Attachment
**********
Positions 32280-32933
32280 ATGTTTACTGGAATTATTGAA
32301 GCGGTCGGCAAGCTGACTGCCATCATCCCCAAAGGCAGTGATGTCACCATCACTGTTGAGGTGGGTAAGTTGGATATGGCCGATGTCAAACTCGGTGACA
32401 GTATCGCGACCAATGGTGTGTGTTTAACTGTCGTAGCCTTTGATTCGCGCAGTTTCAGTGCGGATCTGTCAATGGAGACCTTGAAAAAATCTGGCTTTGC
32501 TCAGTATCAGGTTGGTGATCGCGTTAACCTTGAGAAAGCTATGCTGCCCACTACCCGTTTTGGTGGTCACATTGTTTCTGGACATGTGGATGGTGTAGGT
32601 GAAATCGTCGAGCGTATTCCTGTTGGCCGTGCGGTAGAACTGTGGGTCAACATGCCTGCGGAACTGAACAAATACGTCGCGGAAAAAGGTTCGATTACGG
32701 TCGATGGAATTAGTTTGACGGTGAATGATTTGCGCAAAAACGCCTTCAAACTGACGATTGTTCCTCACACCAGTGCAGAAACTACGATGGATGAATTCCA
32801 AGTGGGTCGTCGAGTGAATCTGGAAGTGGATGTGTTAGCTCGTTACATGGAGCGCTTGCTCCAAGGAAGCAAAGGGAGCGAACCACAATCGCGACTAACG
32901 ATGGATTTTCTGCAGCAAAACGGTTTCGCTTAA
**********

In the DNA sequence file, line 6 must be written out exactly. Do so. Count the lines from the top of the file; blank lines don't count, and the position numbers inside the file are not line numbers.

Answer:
32601 GAAATCGTCGAGCGTATTCCTGTTGGCCGTGCGGTAGAACTGTGGGTCAACATGCCTGCGGAACTGAACAAATACGTCGCGGAAAAAGGTTCGATTACGG